The Vacationing Rabbis of the Marienbad Spa

June 10 2021

If you find a pre-World War II photograph of several European rabbis together, chances are high that they are either at a large wedding or at a resort of the kind once popular in the 19th and early 20th centuries—where people went to enjoy the putative health benefits of fresh air and “curative” waters. If the picture was taken at a resort, chances are high it was the Marienbad spa (now Mariánské Lázně in Czechoslovakia), a popular destination for Orthodox Jews from Central and Eastern Europe. David Leitner, whose ḥasidic great-grandfather founded the town’s Hotel National, has recently written a book about the spa and its role in rabbinic history. Matt Lebovic writes:

Surrounded by dozens of springs with high mineral content, Marienbad was where great Torah scholars from Poland rubbed elbows with Britain’s King Edward VII and Sigmund Freud. Festooned with elaborate fountains, promenades, and meeting halls, the town was perfect for conventions and conferences.

[W]hen Queen Wilhemina of the Netherlands visited Marienbad, she witnessed thousands of people greet Rabbi Tzvi Hirsch Spira at the train station. Requesting a meeting with the legendary scholar, the queen planned to tell Spira—known as the Munkatsher rebbe—about her inability to produce an heir. After uttering a few blessings during their meeting, the rebbe assured the queen that her line would continue. Within months, the queen was pregnant with Princess Juliana, heir to the throne. (Years later, as Nazi Germany took over Europe, Queen Wilhemina intervened to help 80 prominent rabbis acquire entry visas to the Netherlands.)

At the Hotel National, kosher food and running water in every room were standard. The entrance was flanked by signs displaying the various amenities, including a lift to upper floors and central heating. The hotel’s religious facilities included a mikveh (ritual bath) and a synagogue whose ceiling was painted dark blue. As a point of pride, the foyer displayed a poster with the images of 50 great Torah scholars who frequented the premises.

Read more at Times of Israel

More about: East European Jewry, Hasidism, Netherlands, Rabbis


Iran’s Four-Decade Strategy to Envelope Israel in Terror

Yesterday, the head of the Shin Bet—Israel’s internal security service—was in Washington meeting with officials from the State Department, CIA, and the White House itself. Among the topics no doubt discussed are rising tensions with Iran and the possibility that the latter, in order to defend its nuclear program, will instruct its network of proxies in Gaza, the West Bank, Lebanon, Syria, and even Iraq and Yemen to attack the Jewish state. Oved Lobel explores the history of this network, which, he argues, predates Iran’s Islamic Revolution—when Shiite radicals in Lebanon coordinated with Ayatollah Ruhollah Khomeini’s movement in Iran:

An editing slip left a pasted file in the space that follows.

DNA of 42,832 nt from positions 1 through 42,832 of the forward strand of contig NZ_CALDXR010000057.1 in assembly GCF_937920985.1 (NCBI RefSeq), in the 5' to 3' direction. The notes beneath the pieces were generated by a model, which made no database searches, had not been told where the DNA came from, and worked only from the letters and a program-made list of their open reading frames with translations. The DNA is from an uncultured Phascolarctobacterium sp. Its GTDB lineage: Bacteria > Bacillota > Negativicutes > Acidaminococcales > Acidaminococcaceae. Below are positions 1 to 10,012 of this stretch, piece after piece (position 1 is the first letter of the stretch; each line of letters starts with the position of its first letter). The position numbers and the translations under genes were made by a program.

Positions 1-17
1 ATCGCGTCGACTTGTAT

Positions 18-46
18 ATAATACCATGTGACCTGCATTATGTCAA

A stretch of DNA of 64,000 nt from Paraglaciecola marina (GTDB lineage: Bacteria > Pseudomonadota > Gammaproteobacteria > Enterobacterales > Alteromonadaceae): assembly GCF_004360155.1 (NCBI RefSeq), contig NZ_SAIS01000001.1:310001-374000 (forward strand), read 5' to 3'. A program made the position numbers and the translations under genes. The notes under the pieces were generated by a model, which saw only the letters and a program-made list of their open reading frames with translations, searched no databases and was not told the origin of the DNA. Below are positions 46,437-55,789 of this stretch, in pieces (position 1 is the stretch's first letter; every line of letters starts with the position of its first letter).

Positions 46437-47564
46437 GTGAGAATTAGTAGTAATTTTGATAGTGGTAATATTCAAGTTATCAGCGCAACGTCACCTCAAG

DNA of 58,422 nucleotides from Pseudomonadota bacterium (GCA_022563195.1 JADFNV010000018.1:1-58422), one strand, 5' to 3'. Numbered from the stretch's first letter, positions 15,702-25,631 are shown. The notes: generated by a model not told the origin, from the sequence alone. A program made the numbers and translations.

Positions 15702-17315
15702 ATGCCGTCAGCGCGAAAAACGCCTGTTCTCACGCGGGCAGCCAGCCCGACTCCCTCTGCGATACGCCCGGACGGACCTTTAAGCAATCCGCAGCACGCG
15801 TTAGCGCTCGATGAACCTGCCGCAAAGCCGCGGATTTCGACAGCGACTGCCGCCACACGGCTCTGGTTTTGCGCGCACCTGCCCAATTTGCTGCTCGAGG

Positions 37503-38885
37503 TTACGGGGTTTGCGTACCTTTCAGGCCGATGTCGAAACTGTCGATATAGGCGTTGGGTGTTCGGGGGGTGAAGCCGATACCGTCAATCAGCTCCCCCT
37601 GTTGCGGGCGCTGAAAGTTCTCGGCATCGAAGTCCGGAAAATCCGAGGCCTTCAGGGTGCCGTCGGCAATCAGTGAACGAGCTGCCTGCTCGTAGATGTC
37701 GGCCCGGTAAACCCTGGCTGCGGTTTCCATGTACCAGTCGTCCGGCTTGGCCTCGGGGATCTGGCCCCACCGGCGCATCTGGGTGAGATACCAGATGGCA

An inextricably linked Iran-Syria-Palestinian axis has actually been in existence since the early 1970s, with Lebanon the geographical fulcrum of the relationship and Damascus serving as the primary operational headquarters. Lebanon, from the 1980s until 2005, was under the direct military control of Syria, which itself slowly transformed from an ally to a client of Iran’s Islamic Revolutionary Guard Corps (IRGC) following the collapse of the Soviet Union. The nexus among Damascus, Beirut, and the Palestinian territories should therefore always have been viewed as one front, both geographically and operationally. It’s clear that the multifront-war strategy was already in operation during the first intifada years, from 1987 to 1993.

[An] Iranian-organized conference in 1991, the first of many, . . . established the “Damascus 10”—an alliance of ten Palestinian factions that rejected any peace process with Israel. According to the former Hamas spokesperson and senior official Ibrahim Ghosheh, he spoke to then-Hizballah Secretary-General Abbas al-Musawi at the conference and coordinated Hizballah attacks from Lebanon in support of the intifada. Further important meetings between Hamas and the Iranian regime were held in 1999 and 2000, while the IRGC constantly met with its agents in Damascus to encourage coordinated attacks on Israel.

For some reason, Hizballah’s guerilla war against Israel in Lebanon in the 1980s and 1990s was, and often still is, viewed as a separate phenomenon from the first intifada, when they were in fact two fronts in the same battle.

Israel opted for a perilous unconditional withdrawal from Lebanon in May 2000, which Hamas’s Ghosheh asserts was a “direct factor” in precipitating the start of the second intifada later that same year.

Read more at Australia/Israel Review

More about: First intifada, Hizballah, Iran, Palestinian terror, Second Intifada